Harley VR1000 Superbike

This article was published in our April 2022 30th-anniversary issue. For more terrific feature stories, please subscribe!

Thirty years ago, at the dawn of this magazine’s life, Harley-Davidson’s first Superbike roadracer had been in development for nearly five years. A number of experienced hands had been involved in the project: Erik Buell, Jerry Branch, Dick O’Brien, Mark Miller, and Don Tilley.

The original concept was to take an XR750 motor and thoroughly revise it with an oversquare bore and stroke and a 1,000cc displacement. Since this motor would essentially be all-new, Buell suggested building a high-tech liquid-cooled V-Twin instead.

At that time, the only liquid-cooled V-Twin in production was Ducati’s recently introduced 851. Buell figured Harley could beat it with a 1,000cc V-Twin.

When Harley CEO Vaughn Beals and engineering chief Mark Tuttle gave the go-ahead, Buell went to work on a two-dimensional engine model. He blocked out a 60-degree, DOHC V-Twin, canting the engine forward five degrees.

Harley VR1000 Superbike
Erik Buell grabs the bars of his VR1000 prototype that employed the frame as a fuel cell to ensure adequate airbox volume where a fuel tank would normally sit. Split radiators enabled a shorter wheelbase. Thunder Press founder, Reg Kittrelle, is on the right of the shot wearing an American Rider shirt. Photo by Brian J. Nelson.

“I looked at the Cosworth 2-liter four-cylinder, which made about 300 horsepower,” Buell tells us. “And I thought we could make 140 horsepower with two 500cc cylinders. Cosworth told me making power was all about the airbox having huge volume and getting enough pressure in there.”

Buell’s V-Twin layout then went to Harley engine man Mark Miller, tasked with producing the engine from scratch. As for Buell, he created an aluminum chassis that doubled as the fuel tank to preserve adequate airbox volume where fuel would normally reside. Sadly, the engine that Harley sent to fit in the chassis was in a spec that was grenading during dyno testing, so the bike was never tested.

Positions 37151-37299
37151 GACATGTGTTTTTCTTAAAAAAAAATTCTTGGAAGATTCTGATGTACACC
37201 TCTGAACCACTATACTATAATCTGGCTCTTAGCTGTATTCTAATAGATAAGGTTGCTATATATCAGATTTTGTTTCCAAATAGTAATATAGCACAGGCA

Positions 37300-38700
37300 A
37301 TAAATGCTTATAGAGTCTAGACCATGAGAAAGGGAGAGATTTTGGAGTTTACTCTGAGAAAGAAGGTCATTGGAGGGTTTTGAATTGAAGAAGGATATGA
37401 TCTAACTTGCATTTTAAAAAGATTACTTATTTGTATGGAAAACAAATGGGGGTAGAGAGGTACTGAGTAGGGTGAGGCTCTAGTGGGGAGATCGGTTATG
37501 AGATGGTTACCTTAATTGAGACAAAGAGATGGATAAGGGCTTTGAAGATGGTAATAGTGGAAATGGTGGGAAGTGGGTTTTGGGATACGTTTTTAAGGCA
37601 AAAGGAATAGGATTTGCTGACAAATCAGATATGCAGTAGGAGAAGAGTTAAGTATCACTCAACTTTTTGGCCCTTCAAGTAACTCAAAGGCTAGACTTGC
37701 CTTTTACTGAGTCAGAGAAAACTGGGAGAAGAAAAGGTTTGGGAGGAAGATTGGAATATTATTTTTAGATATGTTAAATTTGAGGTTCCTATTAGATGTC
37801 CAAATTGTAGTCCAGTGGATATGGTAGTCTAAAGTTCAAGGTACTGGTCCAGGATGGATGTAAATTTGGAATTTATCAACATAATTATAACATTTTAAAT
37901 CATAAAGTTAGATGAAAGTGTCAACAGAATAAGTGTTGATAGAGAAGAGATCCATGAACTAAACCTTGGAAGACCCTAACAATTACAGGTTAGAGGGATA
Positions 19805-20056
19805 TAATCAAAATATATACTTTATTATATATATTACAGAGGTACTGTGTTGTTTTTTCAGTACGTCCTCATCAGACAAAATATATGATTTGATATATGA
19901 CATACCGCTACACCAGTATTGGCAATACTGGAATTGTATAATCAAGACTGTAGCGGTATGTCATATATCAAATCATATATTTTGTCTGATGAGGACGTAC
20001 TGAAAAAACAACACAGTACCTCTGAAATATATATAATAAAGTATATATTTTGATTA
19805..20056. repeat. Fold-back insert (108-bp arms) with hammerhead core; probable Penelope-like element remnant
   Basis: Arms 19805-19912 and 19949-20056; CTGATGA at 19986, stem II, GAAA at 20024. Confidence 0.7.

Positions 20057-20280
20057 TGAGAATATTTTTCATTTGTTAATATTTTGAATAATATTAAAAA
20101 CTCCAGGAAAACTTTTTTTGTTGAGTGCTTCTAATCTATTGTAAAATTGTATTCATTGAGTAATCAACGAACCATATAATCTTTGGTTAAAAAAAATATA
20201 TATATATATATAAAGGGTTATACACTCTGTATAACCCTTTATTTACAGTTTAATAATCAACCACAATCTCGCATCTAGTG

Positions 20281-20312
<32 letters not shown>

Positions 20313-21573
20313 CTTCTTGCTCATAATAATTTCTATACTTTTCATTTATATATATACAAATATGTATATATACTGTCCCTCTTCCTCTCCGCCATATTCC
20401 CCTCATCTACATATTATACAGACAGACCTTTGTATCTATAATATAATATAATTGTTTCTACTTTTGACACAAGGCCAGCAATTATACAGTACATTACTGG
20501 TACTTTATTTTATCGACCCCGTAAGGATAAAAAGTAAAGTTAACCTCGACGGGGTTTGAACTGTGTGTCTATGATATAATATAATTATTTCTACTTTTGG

Considerations on chassis design continued bouncing around between Buell and the Harley factory. As engines were breaking on the dyno, the project fell behind schedule. H-D decided to assign the head work to Roush Performance, known for Ford performance parts. Ultimately, Roush engineer Steve Scheibe was hired by Milwaukee to head the VR project and create a 2nd-generation motor.

Erik Buell thought Cosworth would have been a better choice for engine solutions. “If I was leading the project, that’s what I would have done.” Soon it was common knowledge that Buell and Scheibe didn’t play well together.

“We argued about suspension design, spring rates, steering head angle,” Buell says. “He didn’t like (my) beam frame, the split radiators, or the anti-squat concept.” By this time, Buell was busy developing motorcycles under his own brand.

H-D contracted English builder Harris, which constructed a prototype that was under consideration. Instead, Harley enlisted Mike Eatough, who had worked in the English Armstrong Grand Prix 250 program, and he worked in-house with the factory on the frame. The final chassis did incorporate a steeper steering head angle like Buell wanted, but it used a conventional tank rather than fuel in the frame.

In 1994, following six years of trial-and-error development on the engine and several chassis designs, the VR1000 was finally ready to race. Miguel Duhamel put the VR on the front row for the Mid-Ohio Superbike race, and the Canadian ace diced with the leaders for 14 laps until his shift linkage came adrift.

Duhamel was leading on the last lap at Brainerd, Minnesota, but he dropped back to 4th by the time he crossed the checkers. These front-running performances showed promise for the VR. Scoffing doubters were effectively silenced, Harley fans were enthused, and the Milwaukee team was considerably encouraged.

The following year, Duhamel left the team to ride for Honda, so Harley hired former Grand Prix rider Doug Chandler to replace him.

“That was a pretty bad year for me,” Chandler remembers. “We did a fair bit of testing, but I crashed on the first lap at Daytona and broke my shoulder.” Less than two months later, Chandler would crash again at Laguna Seca, re-injuring the same shoulder.

“But I really enjoyed working with the Harley guys,” Chandler recalls. “There was a lot of enthusiasm for the project, but the bike was down on power.”

Work continued on the VR’s engine and running gear during the off-season. Following Chandler’s complaint of understeer, the steering head was pulled in, embraced by stout magnesium triple clamps holding an Öhlins fork and lighter Marchesini wheels. The 5-speed transmission was replaced by a 6-speed, which was a tight fit.

Harley VR1000 Superbike
Champion flat tracker Chris Carr adapted to roadracing in short order. He put the Harley on the pole in Pomona and was 5th at Sears Point behind teammate Thomas Wilson, who finished 2nd at Mid-Ohio. Photo by T.J. Rafferty.

In 1996, the Harley team had Chris Carr and Thomas Wilson in the saddle. Carr, a former AMA Grand National dirt-track champion, surprised everyone, including himself, by putting the VR on the pole at Pomona, California. Unfortunately, he crashed out of the race.